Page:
Oct 272009
 

A tsunami – a tidal wave of devastating proportions –begins with a catastrophic event that is often thousands of miles distant. While attention is rooted on the event itself – say, an earthquake – the wave is submerged in the deep ocean so that the surface is barely disturbed… until the tsunami reaches shallower coastal waters. As the ocean bottom rises, the wave becomes visible, then towering, until it comes ashore and obliterates everything in its path.

I believe a political tsunami of vast proportions is heading towards Washington, D.C. You wouldn’t know it from its inhabitants, who seem to be unaware of what is coming their way. But unless they wake up and take action to redirect the energy of the approaching wave, we’re going to see a cataclysmic change in Washington next year.

The initial event was, of course, the implosion of the financial system in September 2008. For awhile, the focus was on the immediate disaster: the Money Industry stopped lending, so a bunch of Wall Street investment firms collapsed, and then those still standing threatened to tank the U.S. economy unless they got their “confidence restored” through a trillion dollar transfusion of taxpayer money. A few months later, the government claimed the worst was over, the Dow climbed back to 10,000 and Wall Street went back to paying billion dollar bonuses.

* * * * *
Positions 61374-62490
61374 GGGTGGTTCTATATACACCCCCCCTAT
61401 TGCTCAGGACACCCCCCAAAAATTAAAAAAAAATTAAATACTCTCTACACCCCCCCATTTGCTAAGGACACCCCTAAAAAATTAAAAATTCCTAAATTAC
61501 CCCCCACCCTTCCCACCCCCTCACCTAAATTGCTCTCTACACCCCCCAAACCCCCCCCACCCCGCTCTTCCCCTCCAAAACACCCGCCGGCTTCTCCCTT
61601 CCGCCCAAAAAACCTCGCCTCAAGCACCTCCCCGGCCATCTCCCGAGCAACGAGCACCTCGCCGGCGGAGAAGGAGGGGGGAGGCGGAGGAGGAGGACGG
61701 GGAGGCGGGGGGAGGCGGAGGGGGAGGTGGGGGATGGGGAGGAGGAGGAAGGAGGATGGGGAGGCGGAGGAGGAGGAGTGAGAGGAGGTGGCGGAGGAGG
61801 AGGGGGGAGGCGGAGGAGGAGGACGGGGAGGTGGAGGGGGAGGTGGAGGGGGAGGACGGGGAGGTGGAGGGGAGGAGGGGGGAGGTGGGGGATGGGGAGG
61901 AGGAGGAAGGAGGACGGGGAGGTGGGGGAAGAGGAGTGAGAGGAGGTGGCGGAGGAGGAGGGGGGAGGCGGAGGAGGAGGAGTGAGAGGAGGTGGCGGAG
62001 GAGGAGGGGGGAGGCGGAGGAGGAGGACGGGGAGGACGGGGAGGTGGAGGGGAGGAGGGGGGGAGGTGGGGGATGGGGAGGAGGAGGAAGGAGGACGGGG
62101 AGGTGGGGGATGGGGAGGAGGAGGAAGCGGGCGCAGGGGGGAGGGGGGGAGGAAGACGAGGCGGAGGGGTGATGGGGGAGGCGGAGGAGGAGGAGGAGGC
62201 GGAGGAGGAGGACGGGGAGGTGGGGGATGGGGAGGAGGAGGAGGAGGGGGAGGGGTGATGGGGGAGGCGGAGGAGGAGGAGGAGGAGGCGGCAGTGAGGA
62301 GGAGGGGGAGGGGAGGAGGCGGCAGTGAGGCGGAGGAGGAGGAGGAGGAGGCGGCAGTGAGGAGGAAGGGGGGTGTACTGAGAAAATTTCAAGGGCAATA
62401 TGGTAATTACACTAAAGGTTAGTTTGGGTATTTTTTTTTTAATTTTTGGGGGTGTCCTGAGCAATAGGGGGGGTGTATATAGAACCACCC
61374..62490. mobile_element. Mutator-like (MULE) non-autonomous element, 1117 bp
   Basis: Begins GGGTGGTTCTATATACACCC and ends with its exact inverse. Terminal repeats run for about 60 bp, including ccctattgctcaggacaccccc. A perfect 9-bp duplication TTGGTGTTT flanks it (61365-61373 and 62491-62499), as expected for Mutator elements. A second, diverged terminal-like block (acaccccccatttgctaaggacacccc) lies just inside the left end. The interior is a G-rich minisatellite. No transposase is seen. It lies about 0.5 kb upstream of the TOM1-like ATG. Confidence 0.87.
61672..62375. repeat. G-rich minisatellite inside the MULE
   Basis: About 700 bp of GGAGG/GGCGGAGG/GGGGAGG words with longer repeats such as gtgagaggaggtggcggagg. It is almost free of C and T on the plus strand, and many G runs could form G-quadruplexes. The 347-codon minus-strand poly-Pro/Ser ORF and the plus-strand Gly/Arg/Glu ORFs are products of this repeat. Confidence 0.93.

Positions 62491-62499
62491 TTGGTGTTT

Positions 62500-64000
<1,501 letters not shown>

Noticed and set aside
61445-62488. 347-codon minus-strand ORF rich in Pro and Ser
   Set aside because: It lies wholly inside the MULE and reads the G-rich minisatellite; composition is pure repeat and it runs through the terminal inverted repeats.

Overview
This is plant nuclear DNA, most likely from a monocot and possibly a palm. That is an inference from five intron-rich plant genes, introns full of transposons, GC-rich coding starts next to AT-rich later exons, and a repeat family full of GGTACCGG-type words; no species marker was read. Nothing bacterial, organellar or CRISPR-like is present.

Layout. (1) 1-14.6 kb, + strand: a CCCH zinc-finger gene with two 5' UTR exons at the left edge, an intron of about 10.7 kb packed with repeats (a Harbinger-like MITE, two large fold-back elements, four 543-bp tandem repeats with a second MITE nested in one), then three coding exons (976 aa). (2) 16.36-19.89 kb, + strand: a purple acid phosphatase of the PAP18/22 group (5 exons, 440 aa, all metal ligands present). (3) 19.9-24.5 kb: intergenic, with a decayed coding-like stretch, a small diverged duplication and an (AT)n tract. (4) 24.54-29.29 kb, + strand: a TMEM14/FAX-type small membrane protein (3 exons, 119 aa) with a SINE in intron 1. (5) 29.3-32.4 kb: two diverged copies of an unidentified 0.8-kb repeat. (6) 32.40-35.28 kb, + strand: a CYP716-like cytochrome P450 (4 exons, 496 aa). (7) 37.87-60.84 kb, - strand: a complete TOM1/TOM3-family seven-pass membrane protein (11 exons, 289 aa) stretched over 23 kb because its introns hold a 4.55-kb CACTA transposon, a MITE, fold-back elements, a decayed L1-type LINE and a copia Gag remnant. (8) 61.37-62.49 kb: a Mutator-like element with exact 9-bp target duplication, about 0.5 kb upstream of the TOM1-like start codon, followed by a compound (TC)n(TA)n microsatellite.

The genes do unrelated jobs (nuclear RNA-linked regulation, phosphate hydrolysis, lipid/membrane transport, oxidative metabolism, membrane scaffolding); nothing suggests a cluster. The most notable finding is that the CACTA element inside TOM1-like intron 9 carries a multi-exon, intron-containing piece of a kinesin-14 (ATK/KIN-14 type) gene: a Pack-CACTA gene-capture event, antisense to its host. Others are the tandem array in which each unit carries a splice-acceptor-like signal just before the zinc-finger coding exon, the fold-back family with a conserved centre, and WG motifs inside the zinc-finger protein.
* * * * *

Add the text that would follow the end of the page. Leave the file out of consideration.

That was what you’d see if you were only looking at the surface. But beneath, it’s an entirely different story. The real unemployment rate – not the measure the government uses – is estimated at 21%. There just aren’t any jobs now. Sources that might tide some of the unemployed over – credit card companies, for example – are slashing credit and home equity lines and at the same time jacking up interest rates and fees. Some cards are being canceled with little or no notice. Even people with jobs and small businesses with good credit can’t get the resources they need. Many Americans were able to afford the standard of living they were encouraged to aspire to only by virtue of a delicately balanced high-wire combination of work and borrowing. These Americans are trying to avoid falling off the tightrope. Walking down the street, you can sometimes feel and see the desperation and controlled panic. (A colleague suggested a connection with the swine flu epidemic – a combination of man-made and natural disasters has put everyone on edge.)

Our elected representatives have directed all their attention – and an unprecedented amount of resources – to addressing the event last fall by rebuilding Wall Street. But they have done just about nothing to deal with what has happened to everyone else since then. The credit card reform bill does nothing to protect the public against the latest round of rapacious interest rate increases, much less restore that crucial expense lifeline for struggling households, as I said before. Taxpayers effectively own the nation’s biggest banks, but we still can’t get a loan! Lobbyists for the Money Industry also blocked the ability of bankruptcy courts to order modifications of mortgages for those who got swindled into subprime terms. Whatever the stimulus package stimulated, most Americans haven’t seen any concrete benefit –it was too small to matter. Neither President Bush, nor President Obama, nor Congress, thought to impose a single quid pro quo for consumers when they handed the keys to the Treasury over to the fat cats and speculators who ran the economy into the ground. There’s simply been no relief for the rest of the country.